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Circumpolar collaboration amidst coronavirus pandemic


Arctic Council Senior Arctic Officials met virtually and i.a. discussed how the Arctic Council could contribute circumpolar responses to the long-term effects of the coronavirus pandemic in the North
Group photo from the Senior Arctic Officials' executive meeting, which was held both on location in Iceland and virtually on an online platform. (Photo: Arctic Council)

On 24-25 June, the Arctic Council convened for the third Senior Arctic Official (SAO) executive meeting during the Icelandic Chairmanship (2019-2021). The Chair of the Arctic Council, Guðlaugur Þór Þórðarson, Iceland’s Foreign Minister, welcomed over 60 delegates from all Arctic States, Indigenous Permanent Participant organizations, and the Council’s Working Groups. In his address, Foreign Minister Þórðarson noted the importance of continuing the work of the Council in face of the challenges posed by Covid-19 and urged delegates to pool together knowledge and experience to help tackle this pandemic.

During the meeting, SAOs were briefed on the impact of the coronavirus pandemic on the circumpolar North, the distinct circumstances and unique health, social and economic needs of Arctic communities. The briefing was prepared with contributions and input from more than 50 experts affiliated to the Arctic Council’s Working Groups, policy makers, Indigenous representatives and Indigenous knowledge holders from all Arctic States and Permanent Participants. There was general agreement that the vast knowledge collected on this most serious issue of our times in such short order was a reflection of and testament to the Arctic Council’s strength and agility. The delegates agreed to continue the work with regard to the concrete action points and recommendations contained in the briefing, in order to address the challenges posed by this pandemic.

“People and communities of the Arctic is one of four priority fields of the Icelandic Chairmanship program. Remote Arctic communities often suffer from lack of infrastructure, including distance from healthcare centers, and unreliable or limited connectivity, and we are conscious of the fact that this makes Arctic inhabitants particularly vulnerable during a health crisis,” stated Ambassador Einar Gunnarsson, Chair of the Senior Arctic Officials.  

“Inuit communities in the Arctic historically experienced devastating loss of life due to lack of immunity to diseases, compounded by the absence of the resources and infrastructure required to effectively prevent and respond to them,” said James Stotts, President of the Inuit Circumpolar Council (ICC) Alaska. “These gaps in infrastructure, including overcrowded housing, lack of proper sewage and potable water systems and poor broadband connectivity, are issues we have been working to overcome for decades. In response to the pandemic, Inuit Circumpolar Council hopes new light will be shed on identifying these gaps and that national efforts are made to address them,” he continued.

“The Sustainable Development Working Group focuses on the human dimensions of the Arctic. Our projects seek to support and enhance the health, social, cultural and economic well-being of Indigenous peoples and Arctic inhabitants,” said SDWG Chair, Stefán Skjaldarson. “The pandemic shines new light on infrastructure deficits in the region, but it also demonstrates the strengths and resilience of Arctic inhabitants. This global health crisis represents a unique opportunity to better understand and support this resilience,” he added.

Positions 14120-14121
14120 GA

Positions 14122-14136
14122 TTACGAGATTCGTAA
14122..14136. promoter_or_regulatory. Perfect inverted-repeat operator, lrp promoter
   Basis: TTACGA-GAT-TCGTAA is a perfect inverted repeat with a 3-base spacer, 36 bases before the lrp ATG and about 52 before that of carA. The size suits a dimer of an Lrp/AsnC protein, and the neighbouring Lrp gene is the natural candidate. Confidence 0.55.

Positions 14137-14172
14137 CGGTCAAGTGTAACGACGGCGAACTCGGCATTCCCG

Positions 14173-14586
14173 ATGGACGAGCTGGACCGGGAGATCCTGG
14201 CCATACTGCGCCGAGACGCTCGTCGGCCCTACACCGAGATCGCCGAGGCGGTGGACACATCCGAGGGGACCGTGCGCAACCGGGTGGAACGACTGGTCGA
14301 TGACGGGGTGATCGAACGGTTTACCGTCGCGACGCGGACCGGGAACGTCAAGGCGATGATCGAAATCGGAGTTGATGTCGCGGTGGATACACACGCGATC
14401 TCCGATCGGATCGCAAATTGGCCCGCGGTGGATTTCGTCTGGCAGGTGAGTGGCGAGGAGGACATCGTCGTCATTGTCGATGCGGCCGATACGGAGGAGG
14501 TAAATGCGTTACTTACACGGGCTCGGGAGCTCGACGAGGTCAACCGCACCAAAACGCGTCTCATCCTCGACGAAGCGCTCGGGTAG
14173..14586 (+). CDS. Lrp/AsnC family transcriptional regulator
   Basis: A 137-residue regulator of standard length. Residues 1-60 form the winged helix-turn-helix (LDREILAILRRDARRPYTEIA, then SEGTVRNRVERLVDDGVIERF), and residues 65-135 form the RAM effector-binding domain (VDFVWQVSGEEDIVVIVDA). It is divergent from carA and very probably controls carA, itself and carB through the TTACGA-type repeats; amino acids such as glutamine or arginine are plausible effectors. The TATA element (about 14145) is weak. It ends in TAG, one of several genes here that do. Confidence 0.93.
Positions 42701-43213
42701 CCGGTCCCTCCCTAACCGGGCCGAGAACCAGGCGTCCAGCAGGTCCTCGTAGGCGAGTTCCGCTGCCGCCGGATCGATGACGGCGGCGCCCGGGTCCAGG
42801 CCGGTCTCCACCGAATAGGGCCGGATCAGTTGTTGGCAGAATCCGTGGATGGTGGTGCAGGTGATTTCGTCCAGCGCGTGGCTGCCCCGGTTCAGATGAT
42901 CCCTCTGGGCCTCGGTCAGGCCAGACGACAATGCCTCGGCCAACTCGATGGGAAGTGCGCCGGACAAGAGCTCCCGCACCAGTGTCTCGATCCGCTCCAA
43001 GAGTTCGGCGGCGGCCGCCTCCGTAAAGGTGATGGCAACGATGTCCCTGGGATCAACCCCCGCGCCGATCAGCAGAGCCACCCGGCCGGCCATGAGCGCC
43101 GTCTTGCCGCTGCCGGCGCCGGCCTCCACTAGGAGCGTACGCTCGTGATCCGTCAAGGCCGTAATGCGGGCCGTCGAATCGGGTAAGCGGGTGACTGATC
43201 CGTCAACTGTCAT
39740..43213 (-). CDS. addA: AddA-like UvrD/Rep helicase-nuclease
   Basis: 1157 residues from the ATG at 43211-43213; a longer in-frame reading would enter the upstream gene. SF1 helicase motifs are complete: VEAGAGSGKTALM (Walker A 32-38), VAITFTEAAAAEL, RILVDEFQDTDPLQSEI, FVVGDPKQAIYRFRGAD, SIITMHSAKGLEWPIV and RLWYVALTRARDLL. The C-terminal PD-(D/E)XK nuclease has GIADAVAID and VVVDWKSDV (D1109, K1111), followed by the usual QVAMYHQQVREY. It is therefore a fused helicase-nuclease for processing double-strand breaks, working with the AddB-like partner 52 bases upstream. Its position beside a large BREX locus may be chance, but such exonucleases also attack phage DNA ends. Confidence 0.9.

In addition to the issues of the pandemic, the SAOs discussed a number of other items as part of their meeting agenda.

SAOs were pleased that the mandated review of the Arctic Council Secretariat’s (ACS) operations for the first six years determined that the ACS has operated efficiently and effectively in support of the Arctic Council and is considered to have successfully met the objectives underlying its establishment. The SAOs put in place an action plan to address the conclusions and recommendations of the review.

The executive meeting also placed a special focus on the Arctic Council Working Groups’ current and future work, including effects of the coronavirus pandemic and the progress of their overall activities, projects and deliverables aimed to be presented to the Arctic Council at the Ministerial meeting in May 2021.

Further topics included the Arctic Council’s upcoming 25th anniversary, and preparations for the 2021 Ministerial meeting that will pass the Arctic Council Chairmanship from Iceland to the Russian Federation.

Originally scheduled to take place in Akureyri, Iceland in March, this SAO executive meeting was held both on location in Iceland and virtually on an online platform. The next Senior Arctic Officials’ executive and plenary meetings are scheduled to take place 28-30 October 2020.
 

Background facts


Established in 1996, the Arctic Council is at the forefront of Arctic cooperation. In its first 24 years it has become the most important body for promoting a positive agenda and coordinating joint action on all vital issues in the region. The Arctic Council focuses on issues of sustainable development and environmental protection in the Arctic.

The Council holds Senior Arctic Officials’ meetings roughly every six months, and Ministerial meetings roughly every two years. The next Ministerial meeting will take place May 2021.

The Icelandic Chairmanship runs from 2019-2021, after which the Russian Federation will assume the Chairmanship of the Arctic Council.
 

Learn more


The Arctic Council website
The Arctic States
The Indigenous Permanent Participant Organizations
The Working Groups
The Observers


Contact


The Arctic Council Secretariat: media@arctic-council.org
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